Sadly. the Church has largely ignored physical, sexual, emotional, and even spiritual child abuse, despite the prevalence of abuse within faith communities. Even more disheartening: Christians have often unwittingly contributed to the suffering of victims because of a failure to protect children and adequately respond to disclosures of sexual abuse. Additionally, clergy and lay leaders often overlook the many needs of those within their congregations who are adult survivors of child sexual abuse.
Instead of meeting the needs of abused children and adult survivors when cases arise, members of religious communities often make statements that defect blame away from perpetrators or the community as a whole—statements that tend to fall under 4 categories:
#1: Nothing about religion could be tied to something as horrible and evil as child abuse.
Many people maintain the perception that anything having to do with religious faith is always for the good. The fact is, many religious organizations have fear-based belief systems and social controls that can enable adults to abuse or neglect children.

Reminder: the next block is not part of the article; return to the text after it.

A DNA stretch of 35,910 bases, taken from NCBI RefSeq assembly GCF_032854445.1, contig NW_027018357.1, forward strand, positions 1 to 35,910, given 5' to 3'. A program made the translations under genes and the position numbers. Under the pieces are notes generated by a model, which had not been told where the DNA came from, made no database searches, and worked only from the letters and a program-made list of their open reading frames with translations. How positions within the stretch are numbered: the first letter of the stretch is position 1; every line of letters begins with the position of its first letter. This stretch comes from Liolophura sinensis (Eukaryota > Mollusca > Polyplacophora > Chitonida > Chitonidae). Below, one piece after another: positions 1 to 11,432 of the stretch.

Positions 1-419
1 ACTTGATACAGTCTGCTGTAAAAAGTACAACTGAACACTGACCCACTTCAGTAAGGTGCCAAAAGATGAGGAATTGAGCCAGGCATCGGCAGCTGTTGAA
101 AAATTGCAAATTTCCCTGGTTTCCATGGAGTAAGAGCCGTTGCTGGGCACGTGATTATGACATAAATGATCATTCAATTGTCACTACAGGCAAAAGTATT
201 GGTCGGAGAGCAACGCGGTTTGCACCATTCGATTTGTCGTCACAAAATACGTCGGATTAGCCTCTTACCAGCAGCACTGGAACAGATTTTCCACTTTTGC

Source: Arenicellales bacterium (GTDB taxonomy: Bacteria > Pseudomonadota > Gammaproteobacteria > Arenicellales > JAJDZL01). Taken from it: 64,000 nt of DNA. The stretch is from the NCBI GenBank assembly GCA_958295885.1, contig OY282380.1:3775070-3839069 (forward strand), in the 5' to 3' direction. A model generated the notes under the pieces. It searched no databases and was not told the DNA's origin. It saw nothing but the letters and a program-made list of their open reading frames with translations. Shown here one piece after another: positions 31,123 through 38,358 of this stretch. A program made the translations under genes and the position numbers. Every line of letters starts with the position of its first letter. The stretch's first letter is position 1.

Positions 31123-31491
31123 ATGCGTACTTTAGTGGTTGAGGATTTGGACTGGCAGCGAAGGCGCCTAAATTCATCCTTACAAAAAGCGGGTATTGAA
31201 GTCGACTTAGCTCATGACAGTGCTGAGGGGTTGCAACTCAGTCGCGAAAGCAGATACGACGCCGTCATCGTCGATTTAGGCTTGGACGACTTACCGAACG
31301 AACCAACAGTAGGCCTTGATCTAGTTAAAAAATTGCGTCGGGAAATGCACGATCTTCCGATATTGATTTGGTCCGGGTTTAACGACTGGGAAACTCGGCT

#2: Don’t listen to the haters. People who talk about this issue are just bitter.
Most criticism or concerns about child abuse in religious communities tend to be voiced by individuals who are no longer part of those organizations. And so it is all too convenient for members to respond to those concerns with accusations that the critics are acting out of bitterness or revenge and shouldn’t be believed.
#3: Every religion or community has its bad apples. There’s nothing systemic about religion that could contribute to abuse.
Members of religious organizations often respond to cases of abuse by trying to put blame solely on the perpetrators. While those individuals should be prosecuted, it’s misguided to not see aspects of a community’s belief system or social hierarchy as being a part of the problem.
#4: WE’RE the victims. Why are we always being persecuted?
When people outside a faith community take notice of abuse cases, it’s common for those inside the group to accuse outsiders of persecuting them. For example, members often claim that governmental agencies that investigate cases, such as law enforcement and Child Protective Services, have a hidden agenda to harm the group.